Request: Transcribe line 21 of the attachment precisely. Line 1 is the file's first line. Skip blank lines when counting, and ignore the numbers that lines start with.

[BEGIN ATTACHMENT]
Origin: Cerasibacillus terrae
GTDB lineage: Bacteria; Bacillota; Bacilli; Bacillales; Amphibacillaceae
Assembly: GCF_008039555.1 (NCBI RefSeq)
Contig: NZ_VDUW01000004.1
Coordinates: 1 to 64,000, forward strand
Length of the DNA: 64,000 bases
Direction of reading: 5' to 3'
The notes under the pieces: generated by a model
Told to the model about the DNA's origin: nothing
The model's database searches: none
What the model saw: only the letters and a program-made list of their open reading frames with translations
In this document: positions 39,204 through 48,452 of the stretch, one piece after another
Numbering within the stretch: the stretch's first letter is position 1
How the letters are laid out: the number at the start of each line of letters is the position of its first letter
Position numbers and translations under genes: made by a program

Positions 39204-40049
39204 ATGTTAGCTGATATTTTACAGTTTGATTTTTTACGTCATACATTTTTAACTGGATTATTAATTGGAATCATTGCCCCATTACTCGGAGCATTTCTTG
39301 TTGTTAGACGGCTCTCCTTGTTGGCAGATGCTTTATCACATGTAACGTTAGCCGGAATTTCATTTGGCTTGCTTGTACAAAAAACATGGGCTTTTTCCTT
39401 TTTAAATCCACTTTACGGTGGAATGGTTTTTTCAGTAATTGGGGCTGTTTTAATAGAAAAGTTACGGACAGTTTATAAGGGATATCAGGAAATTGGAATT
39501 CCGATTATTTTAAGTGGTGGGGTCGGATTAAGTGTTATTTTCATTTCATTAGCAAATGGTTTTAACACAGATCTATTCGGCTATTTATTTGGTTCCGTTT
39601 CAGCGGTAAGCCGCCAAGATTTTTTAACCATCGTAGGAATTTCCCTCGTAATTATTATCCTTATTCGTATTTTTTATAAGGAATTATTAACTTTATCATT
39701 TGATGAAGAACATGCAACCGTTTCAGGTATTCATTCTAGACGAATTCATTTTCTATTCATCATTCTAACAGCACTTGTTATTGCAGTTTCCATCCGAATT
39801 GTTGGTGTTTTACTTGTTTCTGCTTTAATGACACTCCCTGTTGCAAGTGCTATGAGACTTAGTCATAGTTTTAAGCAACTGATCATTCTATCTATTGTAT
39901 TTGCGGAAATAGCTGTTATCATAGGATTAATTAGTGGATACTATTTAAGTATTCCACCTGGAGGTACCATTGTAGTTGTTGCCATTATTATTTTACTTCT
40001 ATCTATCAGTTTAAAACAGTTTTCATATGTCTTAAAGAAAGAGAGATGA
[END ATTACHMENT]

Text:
39601 CAGCGGTAAGCCGCCAAGATTTTTTAACCATCGTAGGAATTTCCCTCGTAATTATTATCCTTATTCGTATTTTTTATAAGGAATTATTAACTTTATCATT